It’s February 2022 and many of the restrictions imposed because of COVID are being lifted. It has been 2 years of any or all the following: work from home, homeschool, remote school, no or limited excursions to for shopping, dining, entertainment, or holiday. Families and friends have become divided over differing opinions. Tempers are short and there is only right or wrong; rarely is there a middle ground. As we live through the evolution of ideas how to manage, we see the weight of various drivers change. Scientific, economic, religious, and political policies have all carried different weight over the past two years and as individuals we are expected to form our opinions and adapt to new ways of life.

The idea for this blog came easily while creating the above photograph. We are all at different places when it comes to stress, and we cycle through all stages at some point. The key is to be on the ‘intact balloon’ side as long as possible, and when we do reach the breaking point to make it as short as feasible. Merriam-Webster defines breaking point as “the point at which a person gives way under stress.” The second definition is “the point at which a situation becomes critical.” Recognize that we don’t get there overnight - there are different causes and influences that build up over time. Unlike the balloon analogy, we can pull ourselves back together and continue. We may look or act different, but that isn’t necessarily a bad thing. Just like we won’t go back to ‘normal,’ defined as our lives and society pre-2020, we move forward, changing to adapt, survive, and thrive.

How we do this is going to depend on the type of person we are, our resilience, and our ability to persevere. It will also require us to be honest with ourselves. The common theme is to look ahead with direction. Take a minute and think how you were taught to drive a car. Maybe you’ve taught someone more recently and it’s easier to remember. The message is not to look right in front of you, it’s to look ahead, toward the horizon. You must take in all the information around you and adjust your speed and steer accordingly. When driving, the horizon is in motion, generally with a short-term endpoint. When thinking of your life and career, you can have multiple horizons; imagine and plan for 1, 3, and 5 years that leads to a vision or goal 10, 20, or even 40 years ahead.

You’re probably wondering why I’m talking about a vision and a goal as part of a breaking point blog. I think it is essential to have the ‘plan’ in mind any time you need to make a decision or when there is something that impacts your life. Back to the driving analogy: imagine you’re going to the market to pick up a few things to make dinner for your friends a bit more special. You know how to get there, and you pick the shortest route to conserve fuel. You have driven a mile and get caught in road construction; there is a one-lane road ahead and traffic is stopped. After sitting 30 minutes, moving three car lengths, and perhaps saying a few choice words to release stress, you decide to get out of line and take another route. The shortest route is clearly not the fastest! This scenario can be played any number of times on this same journey, construction, accidents, or wrong turns keeping you from your destination. You can see how frustration and second-guesses could cloud your judgement to the point of settling for a milkshake and fries, adult beverages, or even making reservations for dinner rather than cooking.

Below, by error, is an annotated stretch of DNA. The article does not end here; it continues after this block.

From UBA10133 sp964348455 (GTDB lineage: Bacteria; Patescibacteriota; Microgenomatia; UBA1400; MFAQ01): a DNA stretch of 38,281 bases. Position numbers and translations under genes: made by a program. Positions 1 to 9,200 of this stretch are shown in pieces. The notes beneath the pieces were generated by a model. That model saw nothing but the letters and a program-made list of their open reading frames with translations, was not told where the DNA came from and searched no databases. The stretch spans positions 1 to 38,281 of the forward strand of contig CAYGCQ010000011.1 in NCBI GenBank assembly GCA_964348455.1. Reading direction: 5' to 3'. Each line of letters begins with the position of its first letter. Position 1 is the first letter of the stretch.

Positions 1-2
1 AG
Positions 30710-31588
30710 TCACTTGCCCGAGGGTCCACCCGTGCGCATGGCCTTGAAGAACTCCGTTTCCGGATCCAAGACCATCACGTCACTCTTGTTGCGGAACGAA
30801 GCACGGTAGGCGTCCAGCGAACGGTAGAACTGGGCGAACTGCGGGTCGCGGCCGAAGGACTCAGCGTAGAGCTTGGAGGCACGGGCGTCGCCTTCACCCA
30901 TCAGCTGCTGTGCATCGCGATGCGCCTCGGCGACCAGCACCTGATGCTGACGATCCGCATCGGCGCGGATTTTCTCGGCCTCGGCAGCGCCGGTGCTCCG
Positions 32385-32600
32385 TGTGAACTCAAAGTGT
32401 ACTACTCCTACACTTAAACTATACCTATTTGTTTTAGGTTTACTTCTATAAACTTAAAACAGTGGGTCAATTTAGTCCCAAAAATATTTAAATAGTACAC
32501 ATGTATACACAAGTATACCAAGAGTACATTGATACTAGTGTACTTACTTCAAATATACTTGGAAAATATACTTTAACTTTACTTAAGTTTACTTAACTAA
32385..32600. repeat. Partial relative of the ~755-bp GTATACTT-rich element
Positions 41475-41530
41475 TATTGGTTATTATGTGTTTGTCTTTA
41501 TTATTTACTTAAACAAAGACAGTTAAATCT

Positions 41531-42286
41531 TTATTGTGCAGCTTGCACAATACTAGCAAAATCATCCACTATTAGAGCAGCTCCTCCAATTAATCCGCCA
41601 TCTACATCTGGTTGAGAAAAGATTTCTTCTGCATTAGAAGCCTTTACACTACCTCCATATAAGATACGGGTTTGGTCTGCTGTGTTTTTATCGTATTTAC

Now take the above and reflect on your career journey, whether you’ve been employed for 20 years or just leaving university. Think of the decisions made. Were they intentional and aligned to your goals? Many times, when we are under stress or duress, we make decisions following our gut, rather than our head. Why is this relevant? Having a plan can give you grounding when something goes awry. In addition, what if you had simple techniques that enable you to diffuse pressure or hold yourself accountable – what changes could that make in resilience? Sometimes, I’m asked how a coach can provide value. The answer I provide is in the form of a question: what’s the loss of value if you continue your same trajectory? Will your balloon burst?